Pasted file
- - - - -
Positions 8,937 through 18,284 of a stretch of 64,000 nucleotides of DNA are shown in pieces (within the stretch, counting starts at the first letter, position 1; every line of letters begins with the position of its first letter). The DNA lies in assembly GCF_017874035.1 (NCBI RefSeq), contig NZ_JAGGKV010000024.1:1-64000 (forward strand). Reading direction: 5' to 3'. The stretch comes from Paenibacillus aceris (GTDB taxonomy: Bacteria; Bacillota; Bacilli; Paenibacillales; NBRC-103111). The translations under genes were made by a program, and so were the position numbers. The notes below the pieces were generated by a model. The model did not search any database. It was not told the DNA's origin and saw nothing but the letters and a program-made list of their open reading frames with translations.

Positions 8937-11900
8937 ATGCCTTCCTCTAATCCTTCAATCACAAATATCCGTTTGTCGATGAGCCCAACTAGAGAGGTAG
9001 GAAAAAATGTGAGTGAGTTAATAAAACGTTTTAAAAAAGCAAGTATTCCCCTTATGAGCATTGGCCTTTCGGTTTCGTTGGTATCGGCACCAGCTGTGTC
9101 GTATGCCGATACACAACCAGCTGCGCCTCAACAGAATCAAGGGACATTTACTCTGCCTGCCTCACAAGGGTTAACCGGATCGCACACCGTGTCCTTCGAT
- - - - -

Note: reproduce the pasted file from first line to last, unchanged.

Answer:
Positions 8,937 through 18,284 of a stretch of 64,000 nucleotides of DNA are shown in pieces (within the stretch, counting starts at the first letter, position 1; every line of letters begins with the position of its first letter). The DNA lies in assembly GCF_017874035.1 (NCBI RefSeq), contig NZ_JAGGKV010000024.1:1-64000 (forward strand). Reading direction: 5' to 3'. The stretch comes from Paenibacillus aceris (GTDB taxonomy: Bacteria; Bacillota; Bacilli; Paenibacillales; NBRC-103111). The translations under genes were made by a program, and so were the position numbers. The notes below the pieces were generated by a model. The model did not search any database. It was not told the DNA's origin and saw nothing but the letters and a program-made list of their open reading frames with translations.

Positions 8937-11900
8937 ATGCCTTCCTCTAATCCTTCAATCACAAATATCCGTTTGTCGATGAGCCCAACTAGAGAGGTAG
9001 GAAAAAATGTGAGTGAGTTAATAAAACGTTTTAAAAAAGCAAGTATTCCCCTTATGAGCATTGGCCTTTCGGTTTCGTTGGTATCGGCACCAGCTGTGTC
9101 GTATGCCGATACACAACCAGCTGCGCCTCAACAGAATCAAGGGACATTTACTCTGCCTGCCTCACAAGGGTTAACCGGATCGCACACCGTGTCCTTCGAT